Proposed Ordinance Could Cure Mpls’ Stray Cat Issue
MINNEAPOLIS (WCCO) — The city of Minneapolis is trying to decide how to deal with the growing problem of stray and feral cats.
A city council committee discussed a plan on Wednesday to reduce the number of free-roaming felines. Currently, animal control officers try to catch them and then put them down.
But the proposed ordinance would enable trained volunteers to take strays in, and care for them until they can be neutered and vaccinated by a vet, and then released back into the area they were picked up.
The ordinance did end up passing in committee unanimously, and will be addressed by the full Minneapolis City Council in about two weeks.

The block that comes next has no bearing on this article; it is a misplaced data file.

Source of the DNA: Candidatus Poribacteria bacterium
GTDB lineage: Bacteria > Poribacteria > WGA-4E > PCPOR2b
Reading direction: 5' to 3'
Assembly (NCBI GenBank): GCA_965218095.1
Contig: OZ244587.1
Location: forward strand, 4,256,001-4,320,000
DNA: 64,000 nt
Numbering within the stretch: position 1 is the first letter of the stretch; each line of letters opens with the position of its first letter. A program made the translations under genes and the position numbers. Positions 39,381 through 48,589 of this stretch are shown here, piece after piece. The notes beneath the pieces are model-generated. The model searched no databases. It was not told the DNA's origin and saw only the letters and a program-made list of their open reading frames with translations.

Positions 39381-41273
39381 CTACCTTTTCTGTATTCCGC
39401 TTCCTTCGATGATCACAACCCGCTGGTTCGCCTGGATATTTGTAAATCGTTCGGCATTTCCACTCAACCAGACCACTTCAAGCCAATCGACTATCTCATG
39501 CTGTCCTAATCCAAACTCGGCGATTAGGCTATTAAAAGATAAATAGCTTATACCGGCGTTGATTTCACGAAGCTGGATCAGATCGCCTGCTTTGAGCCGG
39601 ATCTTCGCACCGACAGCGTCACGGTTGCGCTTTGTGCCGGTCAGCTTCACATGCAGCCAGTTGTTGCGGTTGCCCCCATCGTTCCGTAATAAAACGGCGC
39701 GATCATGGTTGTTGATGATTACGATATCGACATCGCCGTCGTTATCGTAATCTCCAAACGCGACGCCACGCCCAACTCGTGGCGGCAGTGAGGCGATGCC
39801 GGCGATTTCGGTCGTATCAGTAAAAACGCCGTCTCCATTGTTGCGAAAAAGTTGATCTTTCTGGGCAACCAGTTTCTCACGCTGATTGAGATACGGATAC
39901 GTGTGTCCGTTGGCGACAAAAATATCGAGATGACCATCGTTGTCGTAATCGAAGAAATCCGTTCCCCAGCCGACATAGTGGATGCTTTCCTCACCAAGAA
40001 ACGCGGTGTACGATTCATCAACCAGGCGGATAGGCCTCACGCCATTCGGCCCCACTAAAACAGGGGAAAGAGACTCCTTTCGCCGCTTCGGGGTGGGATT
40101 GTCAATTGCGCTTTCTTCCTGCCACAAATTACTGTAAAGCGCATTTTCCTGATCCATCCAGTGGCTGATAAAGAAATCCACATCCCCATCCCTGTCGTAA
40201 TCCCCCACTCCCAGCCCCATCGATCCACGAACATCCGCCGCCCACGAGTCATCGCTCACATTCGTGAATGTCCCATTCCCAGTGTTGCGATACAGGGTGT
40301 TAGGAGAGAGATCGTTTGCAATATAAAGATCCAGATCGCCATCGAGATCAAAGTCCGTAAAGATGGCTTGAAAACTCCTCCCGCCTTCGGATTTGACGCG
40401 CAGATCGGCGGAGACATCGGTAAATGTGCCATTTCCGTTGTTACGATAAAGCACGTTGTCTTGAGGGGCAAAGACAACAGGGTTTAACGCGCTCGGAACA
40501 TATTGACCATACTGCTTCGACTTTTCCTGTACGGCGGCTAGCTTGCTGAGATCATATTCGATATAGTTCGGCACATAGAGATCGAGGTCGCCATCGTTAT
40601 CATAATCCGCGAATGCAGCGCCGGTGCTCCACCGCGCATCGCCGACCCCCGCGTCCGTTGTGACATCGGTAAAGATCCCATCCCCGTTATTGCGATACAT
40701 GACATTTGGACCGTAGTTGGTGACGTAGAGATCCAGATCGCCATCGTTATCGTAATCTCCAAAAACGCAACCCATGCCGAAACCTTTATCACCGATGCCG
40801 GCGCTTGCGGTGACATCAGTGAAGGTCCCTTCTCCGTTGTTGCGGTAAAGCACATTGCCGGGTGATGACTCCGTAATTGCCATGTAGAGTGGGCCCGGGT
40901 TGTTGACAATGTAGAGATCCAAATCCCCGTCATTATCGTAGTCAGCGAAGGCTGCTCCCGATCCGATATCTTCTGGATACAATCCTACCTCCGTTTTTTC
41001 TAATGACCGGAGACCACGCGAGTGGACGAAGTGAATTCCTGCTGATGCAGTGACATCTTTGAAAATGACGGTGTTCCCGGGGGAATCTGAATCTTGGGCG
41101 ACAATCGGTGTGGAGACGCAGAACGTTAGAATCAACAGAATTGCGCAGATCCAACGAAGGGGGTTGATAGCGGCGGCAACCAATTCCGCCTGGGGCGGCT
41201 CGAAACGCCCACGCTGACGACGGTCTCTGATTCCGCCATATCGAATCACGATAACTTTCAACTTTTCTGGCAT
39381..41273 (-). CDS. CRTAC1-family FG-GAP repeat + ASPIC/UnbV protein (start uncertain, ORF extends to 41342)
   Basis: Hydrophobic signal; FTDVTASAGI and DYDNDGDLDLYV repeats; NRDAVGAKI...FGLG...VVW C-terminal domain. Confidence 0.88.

“With male cats, the behavior changes — they won’t be as aggressive, won’t fight,” Pet Project Rescue’s Christine Hinrichs said. “With females, they won’t go into heat, which causes the fighting.”
The city council chambers were filled on Wednesday with people who love cats, but who have opposing views on how to handle the feral cat problem. Chris Smith said trapping, neutering and releasing isn’t humane for the cat.
“Many people fail to understand the hardships free-roaming cats have,” he said.
Ron Person said the population has dropped dramatically in his Inver Grove Heights neighborhood.
“It’s a miracle what has happened in the two years we have trapped and neutered,” he said.
Minneapolis animal control officers have killed about 2,500 stray and feral cats in the last two years alone.
Outside of Minneapolis, about eight other cities have a similar plan.